VaDOT is working on an update to the 2003 NOVA Regional Bikeway and Trail Network Study, and they released a draft version of that update last month. After studying how much latent demand there was, what level of service cyclists were receiving and what the public expressed as priorities, they've created a draft of a new network that is " more extensive than that of 2003 and reflects the region’s progress in improving bicycle connectivity through on-road and off-road bicycle infrastructure."
20% of the bike network (108 miles in total) identified in 2003 has since been added in the region.
The 2015 Network includes 367 miles of off-road shared-use paths and trails, 61 miles of on-road bicycle lanes, 72 miles of “other notable existing” facilities, and 530 miles of proposed regional corridors.
Most of the places they've identified with latent demand are urban and already bike-friendly.
The study of bicycle level of service found that only 19% of Virginia's Regional Roadway Network was "generally considered comfortable bicycle facilities".
These comfortable cycling facilities are typically characterized by low-volume neighborhood streets or roadways with parallel shared use paths. Patrick Henry Drive (Arlington County), below, is a great example of a BLOS “A” facility, as it is predominately residential and equipped with bidirectional bicycle lanes.
58% is considered "tolerable" and the remaining 23% is "uncomfortable."
The study recommends 34 additions to the Regional Bikeway and Trails Network, with several of those being in the Alexandria and Arlington area. Many of these facilities already exist and are just being added to the map.
- In Alexandria, the study recommends adding facilities to Edsall Road between I-395 and Pickett Street and to Eisenhower Avenue from S. Van Dorn Street to Holmes Run as "proposed" in the 2015 Eisenhower West Small Area Plan.
- It also "adds" the existing sharrows on Braddock Road from W. Windsor Avenue (end of existing bike lanes) to King Street.
- On Janneys Lane / Seminary Road / N. Pickett Street / N. Pegram Road the study adds the existing bike lanes as "on-road" and the "proposed" ones from N. Quaker Road to N. Pickett Street and then continuing on N. Pickett and N. Pegram Road.; and then connecting this "proposed segment" with the existing bike lanes on N. Pegram Road, which ultimately connect to the Holmes Run Trail.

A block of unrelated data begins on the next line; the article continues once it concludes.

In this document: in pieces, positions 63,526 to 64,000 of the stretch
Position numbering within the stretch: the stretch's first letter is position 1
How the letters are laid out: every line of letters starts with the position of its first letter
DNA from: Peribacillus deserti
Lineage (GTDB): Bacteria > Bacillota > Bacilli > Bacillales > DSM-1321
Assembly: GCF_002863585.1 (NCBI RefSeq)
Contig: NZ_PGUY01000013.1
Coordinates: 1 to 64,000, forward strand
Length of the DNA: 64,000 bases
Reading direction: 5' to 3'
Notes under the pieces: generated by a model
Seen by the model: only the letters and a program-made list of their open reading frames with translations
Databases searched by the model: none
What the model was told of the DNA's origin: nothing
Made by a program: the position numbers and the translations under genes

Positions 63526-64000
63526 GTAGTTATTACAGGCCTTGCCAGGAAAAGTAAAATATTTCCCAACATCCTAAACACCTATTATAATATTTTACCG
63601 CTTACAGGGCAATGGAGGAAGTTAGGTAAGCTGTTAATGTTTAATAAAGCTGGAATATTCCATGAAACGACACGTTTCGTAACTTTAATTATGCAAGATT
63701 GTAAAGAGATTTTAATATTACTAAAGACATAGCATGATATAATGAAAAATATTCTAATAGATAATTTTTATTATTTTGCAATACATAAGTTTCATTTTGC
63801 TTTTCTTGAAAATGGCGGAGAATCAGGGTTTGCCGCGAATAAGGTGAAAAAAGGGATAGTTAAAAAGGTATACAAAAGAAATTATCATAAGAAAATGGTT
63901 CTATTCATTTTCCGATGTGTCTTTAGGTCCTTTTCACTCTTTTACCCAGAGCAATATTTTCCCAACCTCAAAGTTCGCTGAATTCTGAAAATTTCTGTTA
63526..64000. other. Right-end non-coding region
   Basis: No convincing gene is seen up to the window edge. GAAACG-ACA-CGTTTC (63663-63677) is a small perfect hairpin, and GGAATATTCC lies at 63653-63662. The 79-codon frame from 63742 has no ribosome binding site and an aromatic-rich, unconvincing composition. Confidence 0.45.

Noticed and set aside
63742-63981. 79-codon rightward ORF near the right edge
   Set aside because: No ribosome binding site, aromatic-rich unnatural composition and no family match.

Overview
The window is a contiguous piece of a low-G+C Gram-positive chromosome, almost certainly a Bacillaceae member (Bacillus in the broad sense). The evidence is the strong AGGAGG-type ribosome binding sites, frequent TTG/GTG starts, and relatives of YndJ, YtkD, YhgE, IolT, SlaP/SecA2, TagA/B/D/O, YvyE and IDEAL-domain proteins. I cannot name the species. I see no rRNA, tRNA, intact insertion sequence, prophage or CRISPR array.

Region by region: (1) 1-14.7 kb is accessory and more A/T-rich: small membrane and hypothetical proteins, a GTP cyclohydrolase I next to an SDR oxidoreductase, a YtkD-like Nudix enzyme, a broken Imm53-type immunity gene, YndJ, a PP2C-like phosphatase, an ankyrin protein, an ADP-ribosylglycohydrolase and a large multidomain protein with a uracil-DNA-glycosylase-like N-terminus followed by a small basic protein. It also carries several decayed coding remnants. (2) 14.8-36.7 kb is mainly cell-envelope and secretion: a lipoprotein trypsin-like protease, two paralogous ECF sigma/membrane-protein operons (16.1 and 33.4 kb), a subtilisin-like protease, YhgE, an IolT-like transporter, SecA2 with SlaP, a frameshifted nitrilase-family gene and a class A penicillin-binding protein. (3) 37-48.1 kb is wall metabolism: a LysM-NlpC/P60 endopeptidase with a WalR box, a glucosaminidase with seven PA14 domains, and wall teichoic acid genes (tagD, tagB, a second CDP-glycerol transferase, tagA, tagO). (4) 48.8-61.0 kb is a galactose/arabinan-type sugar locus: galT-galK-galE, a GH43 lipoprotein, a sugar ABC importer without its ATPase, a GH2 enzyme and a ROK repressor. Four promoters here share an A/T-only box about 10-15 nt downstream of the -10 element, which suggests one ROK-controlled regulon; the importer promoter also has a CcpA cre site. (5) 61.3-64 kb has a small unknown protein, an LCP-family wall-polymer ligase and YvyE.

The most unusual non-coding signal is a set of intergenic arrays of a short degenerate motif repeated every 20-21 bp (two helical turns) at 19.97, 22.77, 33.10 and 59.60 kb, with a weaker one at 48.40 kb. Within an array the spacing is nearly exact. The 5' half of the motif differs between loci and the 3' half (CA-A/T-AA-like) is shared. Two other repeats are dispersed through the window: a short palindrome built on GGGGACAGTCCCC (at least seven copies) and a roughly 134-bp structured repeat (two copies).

- On Braddock Road from Commonwealth Avenue to Mount Vernon Avenue it "adds" the existing sharrows.
Alexandria and Arlington
- Valley Drive/Preston Road/Martha Custis Drive - Add as "other notable existing" along W. Glebe Road, Valley Drive, and Preston Road. Existing shared lane markings. Also add "other notable existing" along Martha Custis Drive/ Shirlington Bridge/ Quincy Street to the Four Mile Run Trail
- Army-Navy Driver from Memorial Drive to S. Glebe Drive at the Four Mile Run Trail - Add as "proposed", connecting the existing Army Navy Drive bike lanes to S. Glebe Drive via S. Adams Street and 26th Road
- Boundary Channel Drive from S. Washington Boulevard to the Mount Vernon Trail via LBJ Park - Add connection in Lady Bird Johnson Memorial Park as "other notable existing" and add connection from LBJ Park to S. Washington Boulevard as "proposed"
- Key Boulevard from N. Veitch Street to Kirkwood Road - Add as "other notable existing" since Key Boulevard operates as a bike boulevard, with various traffic calming measures (bulb outs, chokers, and traffic circles). Connect to Kirkwood Road on the west end via N. Jackson Street and 13th Street
- S. Washington Boulevard from US 50 (Arlington Boulevard) to Columbia Pike (Towers Park) - Add as "on-road, existing" from US 50 to S. Courthouse Road and as "proposed" from S. Courthouse Road to S. Quinn Street / Columbia Pike
- S. Abingdon Street/ 34th / S. Stafford / 33rd from 31st Street to N. Quaker Lane - Add as "on-road, existing" from 31st Street to N. Quaker Lane (existing bike lanes). Recommend that S. Wakefield Street become a signed bicycle route